The first step is to draw a picture. It can be any picture such as a dog, cat or fish. Let’s call this picture Figure S. It would sound difficult to try to draw a figure for tiling, but drawing just a picture of dog, cat or fish should not be difficult. If Figure S is a tile, or in other words, if you can fill a plain surface using Figure S without a space and overlap, you can create a great tiling work. However, in reality this is more like a miracle and will not happen as easily as it sounds. So, we need to solve the problem of finding Figure T that fulfills the following two conditions: given Figure S, “Figure T needs to be able to fill the plain surface” and “Figure T needs to be similar to Figure S as much as possible”. Finding an answer to achieve a purpose (Figure T needs to be similar to Figure S as much as possible) under the restrictive condition (Figure T needs to be able to fill a plain surface) is called an optimization problem. If we can find Figure T which is shaped close enough to Figure S that was drawn in the beginning, we should end up with a great outcome. The question is, how can we achieve this?

My area of specialization is designing combinatorial optimization algorithms (how to solve problems), and I developed an algorithm to generate Escher-style tiling. We developed a program to obtain Tile T, given Figure S, instead of manually creating an artistic tiling. I will not explain the details of the algorithm here. Briefly, we can obtain Tile T that has the closest shape by inputting Figure S through a calculation of matrix eigenvalue and eigenvector that you learn in linear algebra class. I would be happy if you can take a look at the tiling we created using the Escher-style tiling generation algorithm that we developed and enjoy the art of tiling.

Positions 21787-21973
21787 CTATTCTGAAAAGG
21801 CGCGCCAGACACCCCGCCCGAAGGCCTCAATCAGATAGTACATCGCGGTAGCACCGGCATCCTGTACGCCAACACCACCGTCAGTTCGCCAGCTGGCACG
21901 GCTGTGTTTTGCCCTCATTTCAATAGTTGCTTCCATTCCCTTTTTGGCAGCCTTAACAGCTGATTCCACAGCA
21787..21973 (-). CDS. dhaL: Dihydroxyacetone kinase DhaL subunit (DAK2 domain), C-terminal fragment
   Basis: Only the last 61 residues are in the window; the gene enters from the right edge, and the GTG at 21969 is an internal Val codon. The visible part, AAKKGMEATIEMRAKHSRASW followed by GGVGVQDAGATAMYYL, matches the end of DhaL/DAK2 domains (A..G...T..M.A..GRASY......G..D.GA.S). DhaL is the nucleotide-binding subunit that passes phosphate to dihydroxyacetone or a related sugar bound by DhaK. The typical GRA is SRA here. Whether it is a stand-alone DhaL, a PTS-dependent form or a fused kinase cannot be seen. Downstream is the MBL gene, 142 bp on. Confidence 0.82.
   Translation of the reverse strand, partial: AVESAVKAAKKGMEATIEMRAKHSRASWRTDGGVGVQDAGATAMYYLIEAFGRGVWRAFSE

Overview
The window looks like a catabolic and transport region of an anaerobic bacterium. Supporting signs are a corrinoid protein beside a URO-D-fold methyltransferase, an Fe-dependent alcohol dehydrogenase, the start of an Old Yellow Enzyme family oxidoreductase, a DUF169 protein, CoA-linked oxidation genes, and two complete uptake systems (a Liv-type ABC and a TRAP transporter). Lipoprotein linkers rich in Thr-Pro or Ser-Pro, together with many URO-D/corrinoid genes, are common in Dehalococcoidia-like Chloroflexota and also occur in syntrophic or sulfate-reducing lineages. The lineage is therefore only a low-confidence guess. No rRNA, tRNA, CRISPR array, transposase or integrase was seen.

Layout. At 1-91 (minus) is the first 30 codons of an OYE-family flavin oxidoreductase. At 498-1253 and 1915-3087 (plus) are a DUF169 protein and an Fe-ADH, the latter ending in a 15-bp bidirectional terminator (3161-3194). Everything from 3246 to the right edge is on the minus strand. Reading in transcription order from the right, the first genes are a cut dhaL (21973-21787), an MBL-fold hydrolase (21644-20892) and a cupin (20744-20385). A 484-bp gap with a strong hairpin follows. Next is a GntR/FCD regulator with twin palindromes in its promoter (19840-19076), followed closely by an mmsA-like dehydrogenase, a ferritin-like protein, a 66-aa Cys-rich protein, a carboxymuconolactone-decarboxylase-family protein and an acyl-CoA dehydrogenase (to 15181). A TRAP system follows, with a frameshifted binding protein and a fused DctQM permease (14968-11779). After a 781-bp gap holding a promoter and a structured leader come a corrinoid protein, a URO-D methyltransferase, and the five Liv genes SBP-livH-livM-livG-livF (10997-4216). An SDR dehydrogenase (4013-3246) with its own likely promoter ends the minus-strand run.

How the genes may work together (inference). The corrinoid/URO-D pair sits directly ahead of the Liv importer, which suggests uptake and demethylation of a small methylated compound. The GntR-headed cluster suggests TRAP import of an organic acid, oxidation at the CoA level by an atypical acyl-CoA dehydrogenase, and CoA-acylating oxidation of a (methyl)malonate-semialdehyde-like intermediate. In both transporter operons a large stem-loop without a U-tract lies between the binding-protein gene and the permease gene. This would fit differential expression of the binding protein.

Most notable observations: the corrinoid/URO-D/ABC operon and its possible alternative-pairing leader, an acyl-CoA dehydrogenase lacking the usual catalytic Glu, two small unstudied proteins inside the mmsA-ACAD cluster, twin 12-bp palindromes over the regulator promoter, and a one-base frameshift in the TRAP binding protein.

Cat

Penguin

Sea horse

Pegasus

#### Conclusion

This paper focused on using tiles to fill a plain surface without a space or overlap, and introduced a method to create a tiling like the one made by Escher. Lastly, I would like to briefly mention two more topics concerning tiling that I could not cover above.

Discovery of new tiling with convex pentagons: I mentioned earlier that plain surface can be filled by pentagon-shaped tiles. The tilings by convex pentagon-shaped tiles have been classified since the beginning of the 20th century. In 1985, 14 kinds of tilings were discovered, and there had been no new discovery for 30 years since then; however, 15 kinds of tilings were identified through a search using a computer in August this year. Whether new types of tiling can be found or not in the future is the center of attention.

Tilings using 2 types of figures: As seen in the works of Escher, tiling using multiple kinds of figures is another interesting research subject. I will not explain the details of the development process here, but will show 2 tiling works that were designed by us using a computer. There are also many tiling works for which figures are lined up irregularly (aperiodic) instead of regularly. The well-known work for such aperiodic tilings is called Penrose tiling. As much as it is interesting from a mathematical perspective, it also has a deep connection with a new substance called quasi-crystal, and further development of research on this topic is expected.

Bird and fish

Seahorse and camel

##### References

- Kokichi Sugihara, “Basic Technique of Tiling Painting Method” (Seibundo Shinkosha, 2009)

- Shinji Imahori

Professor, Faculty of Science and Engineering, Chuo University

Areas of Specialization: Combinatorial optimization and Mathematical informatics - Shinji Imahori was born in Aichi prefecture in 1976. After graduating from the Faculty of Engineering at Kyoto University in 1999, he completed the Master Program at Graduate School of Informatics, Kyoto University in 2001.

He completed the Doctoral Program of Graduate School of Informatics, Kyoto University in 2004. He obtained a Ph.D. in Informatics from Kyoto University.

After working as a special research fellow, teaching assistant, and then assistant professor at Graduate School of Information Science and Technology, the University of Tokyo, he worked as a lecturer and later associate professor at Graduate School of Engineering, Nagoya University. In 2015, he assumed the current position.

His current research theme is to establish practical algorithms that can be used to solve various issues in the everyday world (specifically, combinatorial optimization problem algorithms such as figure arrangement, scheduling, and path design) from a mathematical point of view.